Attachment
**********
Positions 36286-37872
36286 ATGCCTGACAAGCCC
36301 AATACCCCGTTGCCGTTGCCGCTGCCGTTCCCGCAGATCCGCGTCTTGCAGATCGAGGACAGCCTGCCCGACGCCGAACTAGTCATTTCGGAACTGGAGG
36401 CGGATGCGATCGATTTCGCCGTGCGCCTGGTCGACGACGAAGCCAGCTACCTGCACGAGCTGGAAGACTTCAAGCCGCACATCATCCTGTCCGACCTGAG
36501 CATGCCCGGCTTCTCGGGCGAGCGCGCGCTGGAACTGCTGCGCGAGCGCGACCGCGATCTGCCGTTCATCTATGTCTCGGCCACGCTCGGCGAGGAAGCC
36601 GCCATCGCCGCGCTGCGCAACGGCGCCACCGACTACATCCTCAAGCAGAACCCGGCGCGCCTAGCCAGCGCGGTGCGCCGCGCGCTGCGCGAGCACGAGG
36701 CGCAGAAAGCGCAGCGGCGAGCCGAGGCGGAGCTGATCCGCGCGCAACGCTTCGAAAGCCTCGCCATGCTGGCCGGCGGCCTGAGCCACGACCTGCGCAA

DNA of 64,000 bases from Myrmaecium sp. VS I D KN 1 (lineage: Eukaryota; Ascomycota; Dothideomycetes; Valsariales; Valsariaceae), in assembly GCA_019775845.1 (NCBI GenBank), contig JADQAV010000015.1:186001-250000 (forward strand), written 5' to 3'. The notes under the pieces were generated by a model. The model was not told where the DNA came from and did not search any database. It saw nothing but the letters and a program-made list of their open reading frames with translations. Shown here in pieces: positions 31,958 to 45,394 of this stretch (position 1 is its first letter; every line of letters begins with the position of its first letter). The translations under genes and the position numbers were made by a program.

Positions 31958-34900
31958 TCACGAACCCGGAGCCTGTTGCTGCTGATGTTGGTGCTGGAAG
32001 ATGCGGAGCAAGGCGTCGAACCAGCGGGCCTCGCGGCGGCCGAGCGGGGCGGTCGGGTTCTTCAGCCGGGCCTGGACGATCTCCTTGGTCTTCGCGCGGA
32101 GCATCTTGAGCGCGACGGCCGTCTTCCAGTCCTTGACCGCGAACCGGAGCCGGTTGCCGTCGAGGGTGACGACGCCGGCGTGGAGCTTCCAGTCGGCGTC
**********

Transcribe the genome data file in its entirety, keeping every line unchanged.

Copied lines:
Positions 36286-37872
36286 ATGCCTGACAAGCCC
36301 AATACCCCGTTGCCGTTGCCGCTGCCGTTCCCGCAGATCCGCGTCTTGCAGATCGAGGACAGCCTGCCCGACGCCGAACTAGTCATTTCGGAACTGGAGG
36401 CGGATGCGATCGATTTCGCCGTGCGCCTGGTCGACGACGAAGCCAGCTACCTGCACGAGCTGGAAGACTTCAAGCCGCACATCATCCTGTCCGACCTGAG
36501 CATGCCCGGCTTCTCGGGCGAGCGCGCGCTGGAACTGCTGCGCGAGCGCGACCGCGATCTGCCGTTCATCTATGTCTCGGCCACGCTCGGCGAGGAAGCC
36601 GCCATCGCCGCGCTGCGCAACGGCGCCACCGACTACATCCTCAAGCAGAACCCGGCGCGCCTAGCCAGCGCGGTGCGCCGCGCGCTGCGCGAGCACGAGG
36701 CGCAGAAAGCGCAGCGGCGAGCCGAGGCGGAGCTGATCCGCGCGCAACGCTTCGAAAGCCTCGCCATGCTGGCCGGCGGCCTGAGCCACGACCTGCGCAA

DNA of 64,000 bases from Myrmaecium sp. VS I D KN 1 (lineage: Eukaryota; Ascomycota; Dothideomycetes; Valsariales; Valsariaceae), in assembly GCA_019775845.1 (NCBI GenBank), contig JADQAV010000015.1:186001-250000 (forward strand), written 5' to 3'. The notes under the pieces were generated by a model. The model was not told where the DNA came from and did not search any database. It saw nothing but the letters and a program-made list of their open reading frames with translations. Shown here in pieces: positions 31,958 to 45,394 of this stretch (position 1 is its first letter; every line of letters begins with the position of its first letter). The translations under genes and the position numbers were made by a program.

Positions 31958-34900
31958 TCACGAACCCGGAGCCTGTTGCTGCTGATGTTGGTGCTGGAAG
32001 ATGCGGAGCAAGGCGTCGAACCAGCGGGCCTCGCGGCGGCCGAGCGGGGCGGTCGGGTTCTTCAGCCGGGCCTGGACGATCTCCTTGGTCTTCGCGCGGA
32101 GCATCTTGAGCGCGACGGCCGTCTTCCAGTCCTTGACCGCGAACCGGAGCCGGTTGCCGTCGAGGGTGACGACGCCGGCGTGGAGCTTCCAGTCGGCGTC